Tucking into a scrumptious meal is one of the highlights of any camping trip. However, it’s a common misconception that camping food needs to be expensive.
In fact, in a world that’s full of freeze-dried camping meals, it’s easy to get lured into the idea that you need to spend a fortune to eat well outside. Thankfully, that couldn’t be further from the truth.
If you’re looking to eat well on your next camping trip without spending your life’s savings, we’re here to get you started. Up next, we’ll introduce you to 14 of the cheapest camping food options available so you can dine own style without breaking your budget.
The 14 Cheapest Camping Food Options To Try
1. Fruit & Nut Oatmeal
An absolute classic, fruit and nut oatmeal is a time-honored tradition on any camping trip. The best part about oatmeal (besides its affordable price point) is that you can make it however you’d like.
For car camping trips, you could load up your oats with the fruits and nuts of your choosing. Think bananas, apples, and the like, then top with maple syrup for extra nutrition. If you’re looking to cook over the stove, though, we’d recommend using milk and steel-cut oats (rather than quick oats and water) for extra flavor.
If you’re backpacking, consider packing quick oats, chopped nuts, chia and flax seeds, and dehydrated fruits.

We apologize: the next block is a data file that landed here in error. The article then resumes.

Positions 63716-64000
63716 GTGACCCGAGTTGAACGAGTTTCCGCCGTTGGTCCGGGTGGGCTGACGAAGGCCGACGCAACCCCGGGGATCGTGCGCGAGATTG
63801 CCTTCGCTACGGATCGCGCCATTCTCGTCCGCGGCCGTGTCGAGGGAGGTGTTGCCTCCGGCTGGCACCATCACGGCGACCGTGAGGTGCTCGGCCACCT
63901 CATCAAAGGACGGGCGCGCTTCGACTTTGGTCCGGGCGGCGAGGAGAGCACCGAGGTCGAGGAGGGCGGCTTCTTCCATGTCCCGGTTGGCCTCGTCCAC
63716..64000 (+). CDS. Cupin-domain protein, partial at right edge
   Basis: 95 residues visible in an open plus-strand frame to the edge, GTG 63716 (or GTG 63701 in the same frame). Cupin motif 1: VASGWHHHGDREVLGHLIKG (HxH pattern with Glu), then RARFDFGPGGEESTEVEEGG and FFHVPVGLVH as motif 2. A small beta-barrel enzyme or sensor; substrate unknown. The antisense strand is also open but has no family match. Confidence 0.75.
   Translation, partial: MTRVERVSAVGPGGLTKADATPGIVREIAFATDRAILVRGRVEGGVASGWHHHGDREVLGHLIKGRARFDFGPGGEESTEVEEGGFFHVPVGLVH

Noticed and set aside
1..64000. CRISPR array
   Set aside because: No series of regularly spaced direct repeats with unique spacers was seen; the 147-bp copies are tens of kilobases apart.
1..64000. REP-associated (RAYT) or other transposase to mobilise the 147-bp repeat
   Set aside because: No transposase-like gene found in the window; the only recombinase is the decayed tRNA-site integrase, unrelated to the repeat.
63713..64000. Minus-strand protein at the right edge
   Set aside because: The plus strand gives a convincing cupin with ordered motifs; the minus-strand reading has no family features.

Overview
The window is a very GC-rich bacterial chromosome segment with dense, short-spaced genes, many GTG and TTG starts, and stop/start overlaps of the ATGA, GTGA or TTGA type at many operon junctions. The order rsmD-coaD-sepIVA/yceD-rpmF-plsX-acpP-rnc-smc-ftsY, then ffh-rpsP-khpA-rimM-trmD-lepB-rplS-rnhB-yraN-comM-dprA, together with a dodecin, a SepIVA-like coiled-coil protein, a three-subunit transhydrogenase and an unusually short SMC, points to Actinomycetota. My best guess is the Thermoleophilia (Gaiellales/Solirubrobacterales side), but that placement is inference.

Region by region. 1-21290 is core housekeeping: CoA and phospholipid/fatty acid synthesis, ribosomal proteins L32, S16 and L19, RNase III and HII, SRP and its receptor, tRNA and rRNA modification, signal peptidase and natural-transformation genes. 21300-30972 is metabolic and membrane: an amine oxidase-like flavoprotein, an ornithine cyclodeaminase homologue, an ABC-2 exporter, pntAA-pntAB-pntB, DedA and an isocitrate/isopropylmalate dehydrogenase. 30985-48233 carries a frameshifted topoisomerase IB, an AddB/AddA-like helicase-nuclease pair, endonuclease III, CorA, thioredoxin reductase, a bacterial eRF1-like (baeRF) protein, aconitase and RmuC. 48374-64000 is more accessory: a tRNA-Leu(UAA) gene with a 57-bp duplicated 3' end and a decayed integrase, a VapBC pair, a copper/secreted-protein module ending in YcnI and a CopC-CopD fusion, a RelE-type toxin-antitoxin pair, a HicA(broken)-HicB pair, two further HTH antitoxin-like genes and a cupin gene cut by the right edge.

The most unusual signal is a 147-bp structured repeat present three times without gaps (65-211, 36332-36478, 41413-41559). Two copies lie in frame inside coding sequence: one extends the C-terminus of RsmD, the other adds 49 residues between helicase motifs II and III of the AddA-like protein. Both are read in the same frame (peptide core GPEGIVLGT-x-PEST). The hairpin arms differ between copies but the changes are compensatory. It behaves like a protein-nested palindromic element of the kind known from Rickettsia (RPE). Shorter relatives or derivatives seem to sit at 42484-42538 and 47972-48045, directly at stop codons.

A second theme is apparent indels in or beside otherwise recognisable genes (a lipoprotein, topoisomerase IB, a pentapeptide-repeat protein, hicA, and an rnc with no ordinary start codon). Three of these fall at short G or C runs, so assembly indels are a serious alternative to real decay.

Frequent campers can even dehydrate their own fruit at home with a dehydrator, like the COSORI Dehydrator. Although buying your own dehydrator comes with a sizable upfront cost, it will save you money in the long run, especially if you camp on a regular basis.
- Easy and quiet to use
- Includes 6 steel drying trays, 1 fruit roll sheet, and 1 mesh screen
- With overheat protection
2. Mac & Cheese
Mac and cheese is a quick, easy, and inexpensive option for any camping trip. Plus, you can easily customize mac and cheese to suit your unique tastes.
If you’re at a roadside campground, you can make your own mac and cheese from scratch using pasta, butter, flour, milk, and lots of cheese. Or to keep things simple and lightweight, you can always opt for boxed mac and cheese from the store.
For added veg and protein, consider mixing in peas (you can get dehydrated peas for backpacking) or bacon bits in your mac and cheese. Then, add salt, garlic, and pepper before serving for maximum flavor.
3. Yogurt & Granola
A popular breakfast choice for car camping and backpacking, alike, yogurt is another versatile meal for campers on a budget.
For family camping, consider buying the larger tubs of yogurt at the store and making your own granola at home to cut costs. Then, top with fruits, nuts, and seeds for added nutrition.
Alternatively, for backpacking, you can bring granola and dehydrated yogurt, like this dry yogurt from Hoosier Hill Farm. Dehydrated yogurt can get pricey, though, so we’d recommend dehydrating your own yogurt at home or opting for dehydrated milk, instead.
- 1 pound (453 g) gluten-free yogurt